How Do ATMs Work

When you need money from an ATM machine, you insert your credit or debit card into the ATM and enter a pin number assigned to you by your bank via the keypad. After approval of the Personal Identification Number (PIN) and card combination, prompts on the screen give you actions to select such as: withdraw cash, balance inquiry, or transfer. You select withdraw cash and select the amount using the keypad and screen. Upon your bank’s approval, money is dispensed from the ATM machine with an associated receipt. Do you know what happens in the ATM and beyond to make this happen? This page will describe how ATM machines work.

In short, an ATM machine is a computer with a mechanical dispenser for cash that is connected to an ATM transaction processor through the internet or phone line. The ATM Transaction processor is able to connect to the ATM networks and, through these networks, to your bank.

In order to understand how an ATM machine works, it is important to understand the different parts that make up the ATM machine.

The major parts of an ATM include:

Mainboard - This part controls the processing of the ATM. This houses the CPU, memory, and provides connection to all the other ATM parts.

Card Reader - This part reads account information that is stored on an EMV chip or magnetic strip. Most card readers and cards today are EMV-enabled. The EMV acronym stands for  Europay, MasterCard, Visa. It is the global standard for chip-based debit and credit card transactions. The EMV chip creates a unique transaction code for that particular transaction. 

Display screen (LCD) - This part provides instructions on how to use the ATM.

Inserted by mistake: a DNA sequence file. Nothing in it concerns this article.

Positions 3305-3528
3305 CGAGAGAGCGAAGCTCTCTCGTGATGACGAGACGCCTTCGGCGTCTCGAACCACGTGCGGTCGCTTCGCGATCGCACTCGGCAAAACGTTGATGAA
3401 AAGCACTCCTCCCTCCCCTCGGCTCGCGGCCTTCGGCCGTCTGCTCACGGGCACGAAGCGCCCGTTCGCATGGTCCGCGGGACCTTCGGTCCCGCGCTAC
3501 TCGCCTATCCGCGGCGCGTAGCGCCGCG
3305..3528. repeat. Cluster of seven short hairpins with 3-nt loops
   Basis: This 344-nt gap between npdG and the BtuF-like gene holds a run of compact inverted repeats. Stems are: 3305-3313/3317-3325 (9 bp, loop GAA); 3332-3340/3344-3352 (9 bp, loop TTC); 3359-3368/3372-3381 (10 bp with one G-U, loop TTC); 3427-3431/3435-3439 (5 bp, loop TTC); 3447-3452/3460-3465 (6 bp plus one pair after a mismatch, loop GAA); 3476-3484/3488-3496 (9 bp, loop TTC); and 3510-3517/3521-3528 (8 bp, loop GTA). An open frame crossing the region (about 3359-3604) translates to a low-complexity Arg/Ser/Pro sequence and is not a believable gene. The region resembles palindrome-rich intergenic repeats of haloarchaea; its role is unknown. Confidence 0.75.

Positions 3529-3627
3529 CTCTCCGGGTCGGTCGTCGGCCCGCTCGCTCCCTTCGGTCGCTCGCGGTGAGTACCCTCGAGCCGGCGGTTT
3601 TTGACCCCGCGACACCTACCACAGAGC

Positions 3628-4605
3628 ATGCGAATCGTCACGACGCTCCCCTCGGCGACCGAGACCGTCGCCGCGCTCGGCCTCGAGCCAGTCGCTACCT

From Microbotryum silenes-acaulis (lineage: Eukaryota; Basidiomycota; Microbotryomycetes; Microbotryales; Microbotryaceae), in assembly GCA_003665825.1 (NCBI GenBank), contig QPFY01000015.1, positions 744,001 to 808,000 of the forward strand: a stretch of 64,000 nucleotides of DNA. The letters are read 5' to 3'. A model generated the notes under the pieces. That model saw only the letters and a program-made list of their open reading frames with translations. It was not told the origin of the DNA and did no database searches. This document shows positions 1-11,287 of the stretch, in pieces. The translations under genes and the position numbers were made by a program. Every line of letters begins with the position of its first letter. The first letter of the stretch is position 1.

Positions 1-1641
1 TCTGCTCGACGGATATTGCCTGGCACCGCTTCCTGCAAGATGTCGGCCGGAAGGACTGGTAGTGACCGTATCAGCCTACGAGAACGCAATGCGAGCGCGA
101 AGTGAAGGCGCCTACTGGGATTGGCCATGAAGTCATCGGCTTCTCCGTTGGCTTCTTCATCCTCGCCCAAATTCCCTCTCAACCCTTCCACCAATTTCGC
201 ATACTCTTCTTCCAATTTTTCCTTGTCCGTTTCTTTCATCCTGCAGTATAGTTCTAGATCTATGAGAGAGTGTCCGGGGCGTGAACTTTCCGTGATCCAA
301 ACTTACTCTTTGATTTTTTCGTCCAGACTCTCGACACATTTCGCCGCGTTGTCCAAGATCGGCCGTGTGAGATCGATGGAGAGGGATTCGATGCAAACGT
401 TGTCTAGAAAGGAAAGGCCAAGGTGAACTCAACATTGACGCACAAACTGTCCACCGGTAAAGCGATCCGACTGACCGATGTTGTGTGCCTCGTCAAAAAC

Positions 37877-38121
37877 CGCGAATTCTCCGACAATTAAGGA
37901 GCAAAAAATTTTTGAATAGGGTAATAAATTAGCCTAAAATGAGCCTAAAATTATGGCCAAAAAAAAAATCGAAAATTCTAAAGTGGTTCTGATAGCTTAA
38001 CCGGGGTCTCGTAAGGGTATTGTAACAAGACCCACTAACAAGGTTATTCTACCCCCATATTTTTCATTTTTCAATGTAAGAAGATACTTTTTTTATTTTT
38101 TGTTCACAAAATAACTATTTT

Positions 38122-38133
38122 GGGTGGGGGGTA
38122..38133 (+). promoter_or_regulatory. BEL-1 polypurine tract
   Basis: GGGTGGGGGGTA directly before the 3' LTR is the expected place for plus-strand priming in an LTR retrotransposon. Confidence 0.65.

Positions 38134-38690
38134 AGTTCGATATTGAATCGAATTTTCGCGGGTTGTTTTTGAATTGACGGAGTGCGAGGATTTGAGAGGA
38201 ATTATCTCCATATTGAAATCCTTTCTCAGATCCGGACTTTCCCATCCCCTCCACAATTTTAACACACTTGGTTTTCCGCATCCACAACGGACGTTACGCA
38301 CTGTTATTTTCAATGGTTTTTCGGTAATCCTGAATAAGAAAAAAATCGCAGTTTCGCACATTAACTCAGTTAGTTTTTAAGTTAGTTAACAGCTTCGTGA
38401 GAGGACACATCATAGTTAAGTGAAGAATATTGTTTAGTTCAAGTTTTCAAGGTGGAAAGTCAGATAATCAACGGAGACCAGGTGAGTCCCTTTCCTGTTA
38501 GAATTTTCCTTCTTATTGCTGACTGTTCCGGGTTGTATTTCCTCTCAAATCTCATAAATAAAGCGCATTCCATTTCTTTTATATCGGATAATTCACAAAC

Keypad - This part allows the customer to input information regarding the transaction that they would like to execute. The information provided by the customer may include the personal identification number (PIN), the type of transaction, and the amount of the transaction.

Cassette - This part holds the ATM cash.

Cash dispenser - This part moves cash from the cassette to the cash tray.

Printer  - This part prints the receipt for the customer.

Power Supply - This part connects the rest of the ATM to external power.

I/O Board - This part controls the communication with the processor through the internet or phone line.

Modem - This part executes the communication to the internet.

How the ATM processes transactions:

The process begins when you insert your card into the ATM card reader. After inserting your card, the mainboard will request that you enter your pin using the display. After you enter your pin using the keypad, the mainboard requests the type of transaction to occur using the display. After the PIN and transaction is entered, the mainboard sends the unique EMV transaction code, PIN, and transaction to the processor through the I/O board and modem. The processor uses this information to route the transaction to an ATM network that is associated with the card. The networks associated with the card are usually printed on the back of the card. By Federal regulation, each card is required to have two networks so that if the transaction cannot be processed with one ATM network it can be processed with the other network. The ATM network then sends this information to the card issuer (i.e. your bank) to determine whether the transaction is approved. This approval or denial is sent back to the ATM through the ATM network and ATM processor. Each further transaction is processed in the same manner. When a withdrawal is selected the transaction is processed and, if approved, your bank debits your account for the amount. This transaction is sent back through the ATM networks and processor to the ATM. The mainboard then initiates the dispensing of the cash. The cash dispenser removes the bills from the cassette one by one. The dispenser is an ultra-sensitive piece of equipment that determines if each bill is of the right size and thickness to ensure that only one bill is dispensed at a time. If a bill is determined not to be correct; which can be caused by numerous factors including: being stuck together, torn, or worn, it is sent to the reject bin. If a bill is sent to the reject bin, another bill is selected to be dispensed until the right number of bills has been dispensed for the transaction.  After the bills have been dispensed, a receipt is printed for the transaction.